Publication Date

2009

Document Type

Masters Thesis

Department

School for Social Work

Keywords

Medical social work, Cancer-Patient-Mental health services, Cancer-Patients-Services for, Cancer-Patients-Counseling of, Patient education, Psychosocial services, Social work role, Discrepancies, Cancer-Economic aspects

Abstract

This qualitative study explored social workers' perceptions of the gaps between the need for and the provision of psychosocial services among cancer patients in a multidisciplinary treatment setting. The participants in the study were social workers from various medical settings in the San Francisco Bay Area. 12 participants, one male and 11 females practicing in the field of medical/oncology social work for an average of nine years, were interviewed. Findings indicated that the most salient gaps are between (a) the number of medical social workers in any given setting and the high volume of cancer patients in need of psychosocial services, (b) the cost of cancer treatment and patients' ability to meet these costs, (c) the roles and duties of social workers and the perception of these roles and duties by their colleagues, and; (d) the complexity of information that patients' must "process" and their ability to do so under the stress of diagnosis. Suggestions for bridging these gaps are included in this paper and relate to restructuring the social work role in a hospital setting, recruiting and training oncology social workers, and providing patients with both titrated diagnostic and prognostic information as well as tools to improve their retention of such knowledge in the face of distress.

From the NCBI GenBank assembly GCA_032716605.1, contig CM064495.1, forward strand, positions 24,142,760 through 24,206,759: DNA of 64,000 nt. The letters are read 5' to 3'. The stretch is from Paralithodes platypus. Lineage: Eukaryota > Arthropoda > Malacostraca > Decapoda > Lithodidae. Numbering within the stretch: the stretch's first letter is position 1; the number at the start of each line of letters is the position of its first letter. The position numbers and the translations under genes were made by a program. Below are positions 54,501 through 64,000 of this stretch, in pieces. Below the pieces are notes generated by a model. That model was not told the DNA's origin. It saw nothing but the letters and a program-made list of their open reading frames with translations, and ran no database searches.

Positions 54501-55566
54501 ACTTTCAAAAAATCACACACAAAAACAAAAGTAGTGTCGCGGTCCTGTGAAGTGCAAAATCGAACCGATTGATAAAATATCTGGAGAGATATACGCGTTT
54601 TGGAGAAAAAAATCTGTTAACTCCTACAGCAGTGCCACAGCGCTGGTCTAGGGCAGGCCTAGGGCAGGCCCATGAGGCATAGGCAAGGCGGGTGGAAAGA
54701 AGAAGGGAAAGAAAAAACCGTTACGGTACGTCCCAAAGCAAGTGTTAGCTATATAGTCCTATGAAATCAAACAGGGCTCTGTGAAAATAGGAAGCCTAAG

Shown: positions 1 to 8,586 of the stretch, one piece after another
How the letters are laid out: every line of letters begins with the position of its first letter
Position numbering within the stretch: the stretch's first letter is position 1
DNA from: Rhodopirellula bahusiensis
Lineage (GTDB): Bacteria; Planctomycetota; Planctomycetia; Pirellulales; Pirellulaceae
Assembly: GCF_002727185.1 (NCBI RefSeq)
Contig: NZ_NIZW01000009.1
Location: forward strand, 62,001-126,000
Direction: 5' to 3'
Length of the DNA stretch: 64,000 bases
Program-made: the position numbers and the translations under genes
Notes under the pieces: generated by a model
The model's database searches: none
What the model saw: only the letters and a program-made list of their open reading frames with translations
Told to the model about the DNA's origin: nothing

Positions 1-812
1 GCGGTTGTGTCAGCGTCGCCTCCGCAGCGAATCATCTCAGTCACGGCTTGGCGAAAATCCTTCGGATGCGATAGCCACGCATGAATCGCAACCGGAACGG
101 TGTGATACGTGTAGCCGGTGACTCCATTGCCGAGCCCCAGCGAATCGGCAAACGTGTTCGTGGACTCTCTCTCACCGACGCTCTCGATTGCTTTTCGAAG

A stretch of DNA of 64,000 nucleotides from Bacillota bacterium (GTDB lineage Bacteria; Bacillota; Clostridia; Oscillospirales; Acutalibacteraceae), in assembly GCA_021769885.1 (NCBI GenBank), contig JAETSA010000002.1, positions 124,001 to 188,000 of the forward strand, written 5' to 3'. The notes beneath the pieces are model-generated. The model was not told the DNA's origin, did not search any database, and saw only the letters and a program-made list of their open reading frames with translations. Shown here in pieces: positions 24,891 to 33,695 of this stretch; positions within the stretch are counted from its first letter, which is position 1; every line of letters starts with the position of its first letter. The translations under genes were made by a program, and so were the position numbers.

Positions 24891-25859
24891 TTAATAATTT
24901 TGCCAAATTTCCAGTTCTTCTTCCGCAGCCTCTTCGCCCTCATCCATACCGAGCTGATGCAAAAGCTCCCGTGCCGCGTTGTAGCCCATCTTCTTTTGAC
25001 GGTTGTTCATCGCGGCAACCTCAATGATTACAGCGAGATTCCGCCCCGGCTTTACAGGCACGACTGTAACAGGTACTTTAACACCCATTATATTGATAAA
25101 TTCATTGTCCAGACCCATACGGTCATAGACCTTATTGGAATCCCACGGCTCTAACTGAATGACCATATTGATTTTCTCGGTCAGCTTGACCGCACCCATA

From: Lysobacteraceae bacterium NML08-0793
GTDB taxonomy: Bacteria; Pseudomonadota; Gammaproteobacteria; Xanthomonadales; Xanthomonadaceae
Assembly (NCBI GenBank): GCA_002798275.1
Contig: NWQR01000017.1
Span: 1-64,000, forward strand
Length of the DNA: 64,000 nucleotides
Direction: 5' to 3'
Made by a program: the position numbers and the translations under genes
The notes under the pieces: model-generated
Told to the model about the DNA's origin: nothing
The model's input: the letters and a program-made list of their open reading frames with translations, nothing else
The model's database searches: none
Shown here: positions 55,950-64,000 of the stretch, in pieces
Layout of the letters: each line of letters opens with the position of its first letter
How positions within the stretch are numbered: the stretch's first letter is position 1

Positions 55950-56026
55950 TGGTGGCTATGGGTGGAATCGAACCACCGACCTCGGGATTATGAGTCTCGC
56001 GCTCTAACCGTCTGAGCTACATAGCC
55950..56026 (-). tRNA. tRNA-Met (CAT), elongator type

Language

English

Comments

iii, 74 p. Thesis (M.S.W.)--Smith College School for Social Work, Northampton, Mass., 2009. Includes bibliographical references (p. 66-68)